For instance, Gesenius-Kautzch-Cowley is cited simply by the abbreviation “GKC”. Blass-Debrunner-Funk is cited simply as “BDF”.1

The full bibliographic information for these sources then goes in an abbreviations list and should not appear in the bibliography.

3. Adjust your reference manager’s output accordingly.

If you use reference manager software, you’ll want to consider how best to get that software to produce the abbreviated references you need for cases like this. If you use Zotero, you have two main options.

a. Enter footnotes manually, or use the prefix and suffix fields.

If you need to cite only one or more grammars only by an abbreviation(s), you can simply add a footnote and type the appropriate text without going through Zotero’s “add citation” process.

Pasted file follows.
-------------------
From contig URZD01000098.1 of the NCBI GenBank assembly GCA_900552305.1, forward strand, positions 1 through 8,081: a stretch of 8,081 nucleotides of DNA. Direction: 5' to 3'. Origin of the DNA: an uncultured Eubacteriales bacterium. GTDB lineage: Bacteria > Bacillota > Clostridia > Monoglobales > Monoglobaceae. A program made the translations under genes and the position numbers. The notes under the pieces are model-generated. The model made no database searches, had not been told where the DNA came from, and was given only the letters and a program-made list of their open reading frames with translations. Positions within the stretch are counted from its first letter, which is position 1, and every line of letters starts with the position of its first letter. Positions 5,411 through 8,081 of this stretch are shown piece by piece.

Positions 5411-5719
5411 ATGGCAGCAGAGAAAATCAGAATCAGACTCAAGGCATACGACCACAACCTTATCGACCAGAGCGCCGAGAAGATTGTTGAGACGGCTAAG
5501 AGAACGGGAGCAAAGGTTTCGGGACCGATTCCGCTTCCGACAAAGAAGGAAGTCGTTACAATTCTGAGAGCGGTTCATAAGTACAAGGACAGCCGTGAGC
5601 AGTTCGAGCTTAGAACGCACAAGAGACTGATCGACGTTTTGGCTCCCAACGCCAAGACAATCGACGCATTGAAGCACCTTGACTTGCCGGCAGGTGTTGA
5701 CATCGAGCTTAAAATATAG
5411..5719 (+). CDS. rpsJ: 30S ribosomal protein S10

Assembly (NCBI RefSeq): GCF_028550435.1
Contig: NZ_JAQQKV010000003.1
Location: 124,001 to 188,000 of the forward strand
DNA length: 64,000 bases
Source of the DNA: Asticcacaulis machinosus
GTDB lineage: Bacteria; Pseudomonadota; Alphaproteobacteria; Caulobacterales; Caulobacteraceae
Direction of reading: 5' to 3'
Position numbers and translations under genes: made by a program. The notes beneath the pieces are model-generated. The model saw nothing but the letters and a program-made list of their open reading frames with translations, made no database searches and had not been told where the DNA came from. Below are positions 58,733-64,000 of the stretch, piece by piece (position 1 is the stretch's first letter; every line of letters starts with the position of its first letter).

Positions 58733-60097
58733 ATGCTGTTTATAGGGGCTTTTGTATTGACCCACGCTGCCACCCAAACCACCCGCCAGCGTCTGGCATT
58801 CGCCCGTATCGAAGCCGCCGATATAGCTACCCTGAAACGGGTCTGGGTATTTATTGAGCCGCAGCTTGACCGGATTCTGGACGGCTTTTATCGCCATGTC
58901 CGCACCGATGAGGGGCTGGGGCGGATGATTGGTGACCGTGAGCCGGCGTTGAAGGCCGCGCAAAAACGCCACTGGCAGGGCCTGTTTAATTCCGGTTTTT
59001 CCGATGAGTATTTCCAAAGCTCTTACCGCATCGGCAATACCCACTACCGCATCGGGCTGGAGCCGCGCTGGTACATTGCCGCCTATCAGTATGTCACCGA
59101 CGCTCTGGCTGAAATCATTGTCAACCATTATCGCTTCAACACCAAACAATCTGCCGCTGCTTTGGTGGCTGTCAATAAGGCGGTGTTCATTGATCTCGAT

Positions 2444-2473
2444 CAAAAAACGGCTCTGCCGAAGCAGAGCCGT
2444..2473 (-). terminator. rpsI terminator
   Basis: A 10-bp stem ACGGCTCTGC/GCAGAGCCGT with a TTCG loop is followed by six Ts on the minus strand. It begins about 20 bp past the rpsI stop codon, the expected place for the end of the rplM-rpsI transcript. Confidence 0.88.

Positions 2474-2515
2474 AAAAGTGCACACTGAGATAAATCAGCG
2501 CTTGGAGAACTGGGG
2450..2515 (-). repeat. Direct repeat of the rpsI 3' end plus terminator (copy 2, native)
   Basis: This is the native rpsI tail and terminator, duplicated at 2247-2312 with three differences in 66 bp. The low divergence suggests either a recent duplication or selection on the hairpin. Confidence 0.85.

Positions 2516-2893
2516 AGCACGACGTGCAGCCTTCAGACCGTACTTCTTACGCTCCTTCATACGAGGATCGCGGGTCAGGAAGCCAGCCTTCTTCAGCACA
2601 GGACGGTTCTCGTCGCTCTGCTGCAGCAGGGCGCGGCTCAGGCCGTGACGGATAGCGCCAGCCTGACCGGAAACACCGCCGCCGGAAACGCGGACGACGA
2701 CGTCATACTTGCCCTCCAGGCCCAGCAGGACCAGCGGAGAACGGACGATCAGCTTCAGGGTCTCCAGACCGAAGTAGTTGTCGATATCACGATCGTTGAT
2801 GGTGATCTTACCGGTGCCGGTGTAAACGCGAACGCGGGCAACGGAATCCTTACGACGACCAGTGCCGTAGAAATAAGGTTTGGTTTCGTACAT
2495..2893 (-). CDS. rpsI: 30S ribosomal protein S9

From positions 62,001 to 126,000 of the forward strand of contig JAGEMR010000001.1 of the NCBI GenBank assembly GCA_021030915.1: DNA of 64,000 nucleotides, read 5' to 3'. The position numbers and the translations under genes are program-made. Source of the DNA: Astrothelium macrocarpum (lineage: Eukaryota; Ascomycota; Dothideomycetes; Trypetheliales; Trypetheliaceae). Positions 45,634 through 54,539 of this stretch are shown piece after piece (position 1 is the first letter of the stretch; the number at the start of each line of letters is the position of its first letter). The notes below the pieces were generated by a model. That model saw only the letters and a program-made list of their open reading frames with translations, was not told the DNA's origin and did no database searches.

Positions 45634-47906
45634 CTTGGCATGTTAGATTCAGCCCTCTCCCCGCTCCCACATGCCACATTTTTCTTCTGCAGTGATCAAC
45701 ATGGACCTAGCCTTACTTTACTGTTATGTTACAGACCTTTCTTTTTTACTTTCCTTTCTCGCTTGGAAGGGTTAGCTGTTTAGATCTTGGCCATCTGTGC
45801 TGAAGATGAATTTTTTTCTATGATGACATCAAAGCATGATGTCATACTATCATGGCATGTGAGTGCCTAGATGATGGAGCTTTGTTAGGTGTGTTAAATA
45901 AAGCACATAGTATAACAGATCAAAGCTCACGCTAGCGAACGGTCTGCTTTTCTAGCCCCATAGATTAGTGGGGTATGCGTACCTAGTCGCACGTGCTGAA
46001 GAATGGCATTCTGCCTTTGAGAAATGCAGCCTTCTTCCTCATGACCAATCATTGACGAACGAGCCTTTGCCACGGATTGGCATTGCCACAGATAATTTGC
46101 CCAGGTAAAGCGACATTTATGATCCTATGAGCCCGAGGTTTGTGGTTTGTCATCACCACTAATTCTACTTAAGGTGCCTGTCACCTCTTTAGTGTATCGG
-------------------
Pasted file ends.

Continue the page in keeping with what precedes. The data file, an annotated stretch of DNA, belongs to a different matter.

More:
If you are citing a grammar(s) and another source(s) in a Zotero footnote, you can simply add the appropriate grammar citation text to the prefix or suffix fields of your existing citation, depending on whether you want the grammar citation to come before or after the other source(s) you are citing.

So, for instance, when adding or editing a citation, you could type “BDF §458;” into the prefix field to add a citation to Blass-Debrunner-Funk §458. Zotero would then build this text into the footnote so that the footnote will look as it should.

The upside of this method is that it is quite straightforward. The downside is that any sources you cite in this way won’t appear in any bibliography Zotero generates for your document.